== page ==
Beer, in being brewed, goes through a boiling stage. This is not so with mead. Mead’s process is a rather simple one. The honey is mixed with water, any desired flavors or spices and the yeast. From this point, it goes directly to the fermenting stage. In this way, mead is much more similar to wine than beer, as there is no boiling in wine fermentation.
If the right type of yeast is combined with a suitable food source, the yeast will consume that food, creating the alcohol in the beverage as its byproduct. Almost all sugars and starches constitute the main diet for yeast cells.
Differences between mead and beer
One main difference between mead and beer is the creation process. The beer creation process begins with grains (or grains and malt) steeped with water. When whole grains are processed, they are ground and then combined with hot water. This step allows simple sugars to release from the grains, which are important for fermentation.
This step separates the mixture into the mash (grains) and the wort (sugary liquid). The wort is poured into a brew kettle and boiled for about 90 minutes. While boiling, hops are added to create different flavors in the beer. How the beer cools in the process is essential for curating different types of beer. Then, the beer shifts to a fermentation vessel, yeast is added, and it ages for a few days to a few weeks. The final step is pouring the beer into bottles and shipping it to vendors or other distribution centers.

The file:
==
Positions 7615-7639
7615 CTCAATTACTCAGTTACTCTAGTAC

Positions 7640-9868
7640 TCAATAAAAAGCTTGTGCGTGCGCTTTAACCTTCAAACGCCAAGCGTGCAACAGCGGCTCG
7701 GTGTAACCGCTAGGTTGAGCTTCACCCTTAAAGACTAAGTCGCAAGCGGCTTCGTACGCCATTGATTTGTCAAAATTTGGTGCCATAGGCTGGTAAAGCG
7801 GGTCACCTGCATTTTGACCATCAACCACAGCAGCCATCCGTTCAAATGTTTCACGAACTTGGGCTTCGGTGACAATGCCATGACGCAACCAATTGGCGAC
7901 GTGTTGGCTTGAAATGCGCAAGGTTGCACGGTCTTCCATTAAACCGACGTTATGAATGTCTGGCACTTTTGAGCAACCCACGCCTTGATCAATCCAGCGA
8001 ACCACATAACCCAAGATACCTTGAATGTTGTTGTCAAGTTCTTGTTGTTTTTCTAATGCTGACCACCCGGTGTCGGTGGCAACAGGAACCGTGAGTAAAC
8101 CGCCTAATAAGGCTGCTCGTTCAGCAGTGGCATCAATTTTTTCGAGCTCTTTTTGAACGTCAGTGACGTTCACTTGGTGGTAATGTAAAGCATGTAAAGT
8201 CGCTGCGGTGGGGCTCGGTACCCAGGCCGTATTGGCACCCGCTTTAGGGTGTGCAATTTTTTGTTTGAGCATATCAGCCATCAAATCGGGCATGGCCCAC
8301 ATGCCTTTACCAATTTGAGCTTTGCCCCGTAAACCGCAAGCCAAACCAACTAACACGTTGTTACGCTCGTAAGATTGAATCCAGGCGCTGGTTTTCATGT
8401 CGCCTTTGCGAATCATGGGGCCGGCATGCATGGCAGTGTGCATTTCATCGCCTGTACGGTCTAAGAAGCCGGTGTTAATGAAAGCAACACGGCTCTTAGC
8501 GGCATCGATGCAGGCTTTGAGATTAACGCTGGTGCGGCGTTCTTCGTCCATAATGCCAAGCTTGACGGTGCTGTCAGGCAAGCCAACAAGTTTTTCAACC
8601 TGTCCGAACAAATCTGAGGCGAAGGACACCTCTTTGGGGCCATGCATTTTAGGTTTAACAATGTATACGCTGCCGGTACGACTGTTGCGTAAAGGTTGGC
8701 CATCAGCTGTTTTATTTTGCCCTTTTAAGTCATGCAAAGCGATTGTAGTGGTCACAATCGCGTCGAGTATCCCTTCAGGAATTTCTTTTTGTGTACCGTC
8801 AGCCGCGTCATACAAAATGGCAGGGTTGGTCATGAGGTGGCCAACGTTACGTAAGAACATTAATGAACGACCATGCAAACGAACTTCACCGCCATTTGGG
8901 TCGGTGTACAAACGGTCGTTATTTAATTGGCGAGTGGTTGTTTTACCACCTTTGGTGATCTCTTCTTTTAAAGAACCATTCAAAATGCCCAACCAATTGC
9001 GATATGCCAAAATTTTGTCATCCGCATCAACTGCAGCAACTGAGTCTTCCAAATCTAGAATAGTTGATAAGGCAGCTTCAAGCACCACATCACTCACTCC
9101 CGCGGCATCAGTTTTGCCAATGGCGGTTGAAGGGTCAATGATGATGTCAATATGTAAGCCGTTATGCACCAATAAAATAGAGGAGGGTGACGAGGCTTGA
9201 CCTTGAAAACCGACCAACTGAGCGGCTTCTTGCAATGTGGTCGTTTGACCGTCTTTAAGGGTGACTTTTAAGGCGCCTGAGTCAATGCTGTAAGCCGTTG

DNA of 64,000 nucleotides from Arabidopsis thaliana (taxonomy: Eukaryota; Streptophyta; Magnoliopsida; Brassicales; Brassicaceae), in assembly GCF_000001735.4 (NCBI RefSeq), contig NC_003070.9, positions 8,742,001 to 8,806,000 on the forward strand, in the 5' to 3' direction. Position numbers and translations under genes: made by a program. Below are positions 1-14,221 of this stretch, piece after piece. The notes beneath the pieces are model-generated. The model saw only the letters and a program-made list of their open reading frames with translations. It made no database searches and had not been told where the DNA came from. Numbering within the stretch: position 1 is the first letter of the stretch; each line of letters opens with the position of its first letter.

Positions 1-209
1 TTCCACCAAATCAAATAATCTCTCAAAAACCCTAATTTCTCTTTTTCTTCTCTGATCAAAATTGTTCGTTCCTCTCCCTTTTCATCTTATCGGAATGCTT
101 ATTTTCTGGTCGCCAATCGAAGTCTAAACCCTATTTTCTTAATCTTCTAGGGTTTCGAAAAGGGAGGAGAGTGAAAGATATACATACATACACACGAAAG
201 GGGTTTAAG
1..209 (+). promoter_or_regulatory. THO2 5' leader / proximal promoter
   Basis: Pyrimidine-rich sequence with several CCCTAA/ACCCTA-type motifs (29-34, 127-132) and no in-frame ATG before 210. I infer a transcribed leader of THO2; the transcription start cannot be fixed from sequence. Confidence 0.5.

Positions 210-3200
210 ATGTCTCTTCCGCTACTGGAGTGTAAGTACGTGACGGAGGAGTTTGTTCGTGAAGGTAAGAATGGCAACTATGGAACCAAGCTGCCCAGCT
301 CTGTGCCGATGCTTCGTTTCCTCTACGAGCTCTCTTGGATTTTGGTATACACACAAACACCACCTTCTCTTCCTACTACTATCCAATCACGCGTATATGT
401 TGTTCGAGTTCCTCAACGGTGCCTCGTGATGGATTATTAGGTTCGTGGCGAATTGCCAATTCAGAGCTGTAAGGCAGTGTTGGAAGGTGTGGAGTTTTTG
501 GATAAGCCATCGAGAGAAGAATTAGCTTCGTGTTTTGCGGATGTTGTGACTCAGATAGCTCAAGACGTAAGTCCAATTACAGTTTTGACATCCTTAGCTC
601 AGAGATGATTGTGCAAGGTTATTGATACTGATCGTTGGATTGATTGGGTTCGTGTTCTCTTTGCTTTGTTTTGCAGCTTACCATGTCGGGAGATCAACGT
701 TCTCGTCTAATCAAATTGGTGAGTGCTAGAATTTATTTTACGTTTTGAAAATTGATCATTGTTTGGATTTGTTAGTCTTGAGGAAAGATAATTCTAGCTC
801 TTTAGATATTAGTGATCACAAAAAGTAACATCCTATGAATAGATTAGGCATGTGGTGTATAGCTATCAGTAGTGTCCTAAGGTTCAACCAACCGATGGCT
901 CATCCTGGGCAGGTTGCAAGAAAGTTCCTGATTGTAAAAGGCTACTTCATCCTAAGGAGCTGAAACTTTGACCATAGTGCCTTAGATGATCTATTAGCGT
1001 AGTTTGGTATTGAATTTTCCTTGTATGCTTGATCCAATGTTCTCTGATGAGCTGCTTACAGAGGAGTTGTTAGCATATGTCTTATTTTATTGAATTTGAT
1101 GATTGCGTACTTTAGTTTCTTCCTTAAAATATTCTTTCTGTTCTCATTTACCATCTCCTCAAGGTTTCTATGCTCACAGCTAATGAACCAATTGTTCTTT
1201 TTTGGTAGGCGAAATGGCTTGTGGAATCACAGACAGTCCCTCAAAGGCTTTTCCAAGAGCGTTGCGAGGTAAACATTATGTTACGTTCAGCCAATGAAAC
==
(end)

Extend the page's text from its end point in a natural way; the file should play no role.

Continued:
Honey and water are first heated separately to kill off any bacteria to create mead. Then, they are combined, called a “must.” Brewers add various fruit and seasoning to the mixture. Some mead brewers use a small amount of juice in the batch for additional flavor or higher alcohol content. Adding yeast is the final step, and then fermentation begins. Mead ages from a few months to a few years.
Another factor that certainly sets beers and meads apart is the aging process for each product. Most beer is meant to be served in a relatively short period of time, within two to three months typically. Some select beers are ready to be served within days of brewing, and on occasion, the beer drinker will discover that their beer is, in fact, a year or older.